Theatre Alumna Stitches Career From Design Tech Concentration
Costume designer and fabricator Nicole Clockel now based in Chicago
KENNESAW, Ga. (Aug 25, 2020) — When Kennesaw State University Department of Theatre and Performance Studies (TPS) alumna Nicole Clockel began her freshman year at another university, it didn’t feel right. Remarking that it was a “forgettable year, very uneventful,” she wondered why. “I thought to myself, 'What is the one thing that has been missing from my life this year? Theatre.' Clearly, nothing else is sticking with me in my heart.”
A visit to a friend at Kennesaw State University changed her path. “I saw how much was going
on in the College of the Arts and I was like, ‘Wait. I love this.’ It just kind of felt right, that gut feeling.
I’m a big believer in gut feelings. I applied when I got home and went the next semester.”
The decision proved fortuitous, and Clockel studied Design Tech as a concentration,
specifically costume design, and graduated in 2015 with a B.A. in Theatre and Performance
Studies. Reflecting back upon her decision, she said, “Theatre is the only thing that
sticks with me that I could see doing continuously.”
Her favorite show while at Kennesaw State was an original play conceived, written, and co-directed by TPS professors Charles Parrott and Jim Davis, entitled “Bloody Pulp: Crisis in the American Comic Book.” She designed the costumes, intrigued by the fact that they were “real people in grayscale, superheroes in pop art color; the stage was black and white with thick lines to make it look like a comic.” Prof. Parrott worked with Nicole on "Bloody Pulp" and said the performance "required a wide variety of costumes: aliens, donkeys, classic gangsters, and World War II soldiers. She brought a joyful spirit to the designs that elevated the entire show." She was also asked to return to KSU after graduation to design the costumes for "Feathers and Teeth," pictured below.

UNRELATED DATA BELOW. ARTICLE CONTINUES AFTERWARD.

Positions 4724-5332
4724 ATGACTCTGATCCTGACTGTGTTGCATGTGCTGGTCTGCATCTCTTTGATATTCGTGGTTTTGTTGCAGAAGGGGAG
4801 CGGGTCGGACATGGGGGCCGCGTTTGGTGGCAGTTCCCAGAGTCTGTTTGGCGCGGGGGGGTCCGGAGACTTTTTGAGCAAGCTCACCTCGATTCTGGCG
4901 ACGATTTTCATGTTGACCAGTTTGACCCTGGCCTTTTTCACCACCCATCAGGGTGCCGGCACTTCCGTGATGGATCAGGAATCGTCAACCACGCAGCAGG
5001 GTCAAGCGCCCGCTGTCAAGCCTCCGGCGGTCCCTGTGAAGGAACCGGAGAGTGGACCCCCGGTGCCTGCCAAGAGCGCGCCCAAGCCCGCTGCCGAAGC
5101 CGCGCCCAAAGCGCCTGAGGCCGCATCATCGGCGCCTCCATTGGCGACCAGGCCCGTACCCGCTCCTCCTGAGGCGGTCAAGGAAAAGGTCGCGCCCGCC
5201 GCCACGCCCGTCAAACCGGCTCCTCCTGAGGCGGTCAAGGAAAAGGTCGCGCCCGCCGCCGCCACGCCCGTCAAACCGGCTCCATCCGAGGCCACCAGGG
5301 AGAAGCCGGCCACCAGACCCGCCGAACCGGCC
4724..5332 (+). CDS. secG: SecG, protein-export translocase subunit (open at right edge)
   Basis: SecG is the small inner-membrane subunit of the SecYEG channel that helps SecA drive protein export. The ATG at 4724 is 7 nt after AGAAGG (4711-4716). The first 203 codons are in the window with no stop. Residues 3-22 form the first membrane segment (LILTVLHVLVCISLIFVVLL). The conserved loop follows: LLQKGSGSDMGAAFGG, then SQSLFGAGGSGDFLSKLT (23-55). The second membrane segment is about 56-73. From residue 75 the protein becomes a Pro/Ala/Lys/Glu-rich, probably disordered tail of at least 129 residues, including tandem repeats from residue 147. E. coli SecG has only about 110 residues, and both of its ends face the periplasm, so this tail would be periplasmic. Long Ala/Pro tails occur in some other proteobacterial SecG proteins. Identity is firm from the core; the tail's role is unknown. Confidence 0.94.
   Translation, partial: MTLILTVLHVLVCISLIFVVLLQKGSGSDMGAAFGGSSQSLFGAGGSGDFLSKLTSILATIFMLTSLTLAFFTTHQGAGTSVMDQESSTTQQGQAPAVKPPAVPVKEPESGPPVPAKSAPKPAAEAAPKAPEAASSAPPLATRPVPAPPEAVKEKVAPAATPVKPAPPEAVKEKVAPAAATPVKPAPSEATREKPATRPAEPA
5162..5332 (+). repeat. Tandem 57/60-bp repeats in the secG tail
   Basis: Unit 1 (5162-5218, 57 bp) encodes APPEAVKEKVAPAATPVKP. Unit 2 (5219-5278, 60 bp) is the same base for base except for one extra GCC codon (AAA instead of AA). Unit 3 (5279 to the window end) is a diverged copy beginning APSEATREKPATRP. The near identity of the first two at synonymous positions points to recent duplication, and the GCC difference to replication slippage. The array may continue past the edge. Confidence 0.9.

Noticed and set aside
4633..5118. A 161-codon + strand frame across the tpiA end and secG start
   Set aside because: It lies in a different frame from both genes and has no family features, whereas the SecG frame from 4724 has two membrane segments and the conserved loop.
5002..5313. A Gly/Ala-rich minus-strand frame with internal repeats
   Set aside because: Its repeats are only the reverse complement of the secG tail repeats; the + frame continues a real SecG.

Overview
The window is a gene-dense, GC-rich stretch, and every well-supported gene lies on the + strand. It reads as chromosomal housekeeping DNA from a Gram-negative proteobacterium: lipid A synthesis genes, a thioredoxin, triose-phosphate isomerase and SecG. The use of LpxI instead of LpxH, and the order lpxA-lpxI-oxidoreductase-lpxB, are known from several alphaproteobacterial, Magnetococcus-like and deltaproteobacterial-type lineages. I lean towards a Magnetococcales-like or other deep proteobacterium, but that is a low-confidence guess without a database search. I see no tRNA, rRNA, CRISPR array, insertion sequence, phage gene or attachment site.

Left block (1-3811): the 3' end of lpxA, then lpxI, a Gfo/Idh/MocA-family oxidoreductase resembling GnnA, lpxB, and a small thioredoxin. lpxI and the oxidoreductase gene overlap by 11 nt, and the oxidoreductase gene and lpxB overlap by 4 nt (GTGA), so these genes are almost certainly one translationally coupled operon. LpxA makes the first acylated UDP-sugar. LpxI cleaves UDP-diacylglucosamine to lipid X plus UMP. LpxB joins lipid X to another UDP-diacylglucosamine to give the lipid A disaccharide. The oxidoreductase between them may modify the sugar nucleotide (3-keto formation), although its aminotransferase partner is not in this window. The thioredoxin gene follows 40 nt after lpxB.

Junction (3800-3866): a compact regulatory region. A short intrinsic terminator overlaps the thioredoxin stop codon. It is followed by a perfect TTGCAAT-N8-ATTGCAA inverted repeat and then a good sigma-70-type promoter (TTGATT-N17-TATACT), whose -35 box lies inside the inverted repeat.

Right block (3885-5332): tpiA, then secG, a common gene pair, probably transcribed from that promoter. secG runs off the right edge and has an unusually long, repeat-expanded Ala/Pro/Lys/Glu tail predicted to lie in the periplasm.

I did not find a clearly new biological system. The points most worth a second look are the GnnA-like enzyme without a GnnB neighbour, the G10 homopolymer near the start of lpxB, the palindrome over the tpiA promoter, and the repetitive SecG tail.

Since then, Clockel has been adding numerous projects to her portfolio with her work at Atlanta’s Alliance Theatre. What started as an overhire position on “The Prom” at the Alliance turned into a long gig as she designed and stitched her way into becoming a design assistant. In the spring of 2020, she made the decision to leave for Chicago. “Some of the best choices that I’ve made that have changed my life have been ‘just take the plunge, do it on a whim’ type of things,” she added. While saying goodbye to the Alliance for now, she reassured them that “I will come back and design something” in the future.
Clockel credits KSU for helping her prepare for her career. “I really enjoyed assisting
Elizabeth Rassmussen; she’s my number one design mentor.” Clockel also acknowledges
Brittany Johnson, Costume Shop Manager for TPS, who taught her “all of the practical
skills I learned there. Would I have ever learned these costume construction skills
on my own? I doubt it, I really doubt it.”
The feeling was mutual for Johnson. She said, “I loved having Nicole in the costume shop as a design tech student. She always came in wanting to learn and drove herself to excel in multiple areas of costuming, design or construction; I count on her being present. She also has this wonderful sense of humor that always brightened my day.” Her positive attitude was also noticed by professor Parrott. He said, “One thing that makes Nicole special is that she puts people first and she lets her art work in service of the things she believes in.”
Clockel dreams of writing or illustrating a children’s book one day, and, if Clockel feels it in her gut—watch for it, book publishers. It’s probably going to happen and work out well.